Review: Happy Journey – A soul-stirring voyage
- Movie : Happy Journey (2014)
- Director : Sachin Kundalkar
- Producer : Sanjay Chhabria
- Writer : Sachin Kundalkar
- Cast :
- Atul Kulkarni – Niranjan
- Priya Bapat – Janaki
- Pallavi Subhash – Alice
- Siddharth Menon – ajinkya
- Chitra Palekar – Ansuya (Alice’s Mother)
- Shiv Subramanian – Andrew (Alice’s Father)
- Suhita Thatte – Niranjan & Janaki’s Mother
- Madhav Abhyankar – Niranjan & Janaki’s Father
- Music : Karan Kulkarni
- Review By : Keyur Seta
The title of Sachin Kundalkar’s Happy Journey is misleading, but in a good way. The film actually is a very happy journey; one which forces you to introspect and question yourself while you are filled with delight. It is yet another contemporary Marathi film with an international appeal.
Happy Journey revolves around the 35-year-old Niranjan (Atul Kulkarni) and his younger sister Janaki (Priya Bapat) and their unexpected and life-changing journey. Later on, Alice (Pallavi Subhash), Niranjan’s school friend, also becomes a part of the voyage.
After the initial few minutes, anybody’s obvious guess would be to see the film head into an obvious, particular direction. However, not only are we proved wrong but we are also dished out a huge surprise or a pleasant shock, if we can call it, in terms of the basic plot. The subject is way different form what we have seen in the promos, where the makers have smartly hidden it.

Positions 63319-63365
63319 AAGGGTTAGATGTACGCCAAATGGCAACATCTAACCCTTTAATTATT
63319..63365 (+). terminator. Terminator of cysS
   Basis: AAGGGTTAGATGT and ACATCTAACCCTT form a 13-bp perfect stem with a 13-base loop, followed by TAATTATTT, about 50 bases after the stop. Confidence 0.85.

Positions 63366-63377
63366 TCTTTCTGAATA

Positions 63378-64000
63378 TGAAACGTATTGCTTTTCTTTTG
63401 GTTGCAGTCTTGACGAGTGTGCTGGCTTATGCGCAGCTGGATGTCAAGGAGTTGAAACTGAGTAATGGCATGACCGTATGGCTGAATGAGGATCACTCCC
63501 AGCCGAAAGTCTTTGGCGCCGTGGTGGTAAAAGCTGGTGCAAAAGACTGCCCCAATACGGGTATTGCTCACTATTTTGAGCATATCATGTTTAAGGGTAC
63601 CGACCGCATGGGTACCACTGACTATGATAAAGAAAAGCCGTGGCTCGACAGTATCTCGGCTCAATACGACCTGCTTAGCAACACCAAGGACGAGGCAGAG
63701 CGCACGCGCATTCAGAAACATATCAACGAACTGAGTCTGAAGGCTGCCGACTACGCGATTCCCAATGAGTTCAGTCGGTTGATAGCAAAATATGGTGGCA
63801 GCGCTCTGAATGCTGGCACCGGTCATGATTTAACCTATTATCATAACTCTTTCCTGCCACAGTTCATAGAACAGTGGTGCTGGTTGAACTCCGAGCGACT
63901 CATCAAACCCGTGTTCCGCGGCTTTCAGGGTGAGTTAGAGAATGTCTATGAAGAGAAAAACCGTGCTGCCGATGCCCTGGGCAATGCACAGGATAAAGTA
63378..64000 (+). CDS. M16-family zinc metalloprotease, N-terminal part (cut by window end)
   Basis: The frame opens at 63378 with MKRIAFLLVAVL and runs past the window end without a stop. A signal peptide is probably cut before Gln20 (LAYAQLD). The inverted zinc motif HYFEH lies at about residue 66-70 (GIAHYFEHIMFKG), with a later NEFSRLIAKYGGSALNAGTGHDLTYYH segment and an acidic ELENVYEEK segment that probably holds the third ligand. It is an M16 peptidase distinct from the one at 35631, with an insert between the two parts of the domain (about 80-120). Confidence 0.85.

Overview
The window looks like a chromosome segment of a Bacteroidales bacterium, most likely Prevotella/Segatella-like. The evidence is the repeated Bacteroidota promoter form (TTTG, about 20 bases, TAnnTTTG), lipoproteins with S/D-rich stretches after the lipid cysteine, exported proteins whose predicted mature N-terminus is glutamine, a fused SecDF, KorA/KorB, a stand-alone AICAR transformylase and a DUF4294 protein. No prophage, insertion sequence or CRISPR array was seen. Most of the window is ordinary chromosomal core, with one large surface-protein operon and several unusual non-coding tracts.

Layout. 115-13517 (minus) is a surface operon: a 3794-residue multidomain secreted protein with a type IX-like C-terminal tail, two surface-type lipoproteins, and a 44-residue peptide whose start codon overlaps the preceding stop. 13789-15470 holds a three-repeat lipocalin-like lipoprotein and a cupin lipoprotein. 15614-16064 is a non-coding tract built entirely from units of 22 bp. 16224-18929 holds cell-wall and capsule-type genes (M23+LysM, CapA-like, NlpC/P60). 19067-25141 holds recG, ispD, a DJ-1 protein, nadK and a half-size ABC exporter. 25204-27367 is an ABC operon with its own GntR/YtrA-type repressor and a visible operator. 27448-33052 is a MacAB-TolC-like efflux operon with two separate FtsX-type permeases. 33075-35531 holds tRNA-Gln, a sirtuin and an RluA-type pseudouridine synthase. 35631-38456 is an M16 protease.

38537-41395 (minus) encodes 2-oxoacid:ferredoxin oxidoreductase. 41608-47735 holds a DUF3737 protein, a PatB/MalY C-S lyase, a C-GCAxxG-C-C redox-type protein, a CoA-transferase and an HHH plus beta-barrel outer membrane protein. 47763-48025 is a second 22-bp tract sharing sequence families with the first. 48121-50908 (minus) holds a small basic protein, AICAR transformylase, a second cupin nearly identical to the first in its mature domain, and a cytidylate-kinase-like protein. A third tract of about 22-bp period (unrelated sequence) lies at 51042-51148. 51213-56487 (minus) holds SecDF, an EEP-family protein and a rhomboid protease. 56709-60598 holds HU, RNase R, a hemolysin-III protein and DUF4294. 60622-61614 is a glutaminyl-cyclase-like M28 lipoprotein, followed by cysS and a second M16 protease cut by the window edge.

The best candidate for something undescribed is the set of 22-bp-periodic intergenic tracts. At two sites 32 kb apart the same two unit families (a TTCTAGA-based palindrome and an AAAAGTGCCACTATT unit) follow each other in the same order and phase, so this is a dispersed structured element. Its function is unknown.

To simply put it, the storyline is unique. This itself is the biggest plus point. But the end result was possible due to Kundalkar’s mature handling of a sensitive subject. As the journey moves ahead, various layers are unveiled, which make you think a lot by just the visual medium. In other words, the film says a lot without saying much. Of course, there are emotional and, on few occasions, tear-jerking moments but they are in no way depressing.
The subject is such that it also has its share of flaws. There are few other questionable moments too, especially in the second half, where the pace also dips a bit. Thankfully, these issues don’t play spoilsport.
DoP Rangarajan Ramabadran has spectacularly captured the beautiful locations of the Konkan region. His work plays a large role in creating the desired effect. Karan Kulkarni composed tracks are soulful and they go perfectly with the situations.
Atul Kulkarni is easily one of the finest artists of the era. So it doesn’t come as a surprise that he delivers yet another outstandingly believable act while playing a complex character. But the scene-stealer is Priya Bapat. You just can’t stop adoring her due to the manner in which she gets her act right. Pallavi Subhash once again shows signs of talent. There is some issue with her Marathi pronunciation but it might be deliberate to go with her Catholic background.
Veteran artist Chitra Palekar returns as an actor after 32 years with this film. Despite having just a couple of scenes, we can say she has made a terrific comeback. Shiv Subramaniam too leaves behind a mark in just a single scene. Suhita Thatte, Madhav Abhyankar and Siddharth Menon play their respective characters perfectly.
Happy Journey is an example of a modern tale, which is high on content. Given the end result and the presence of big names, the film will score well at the box office.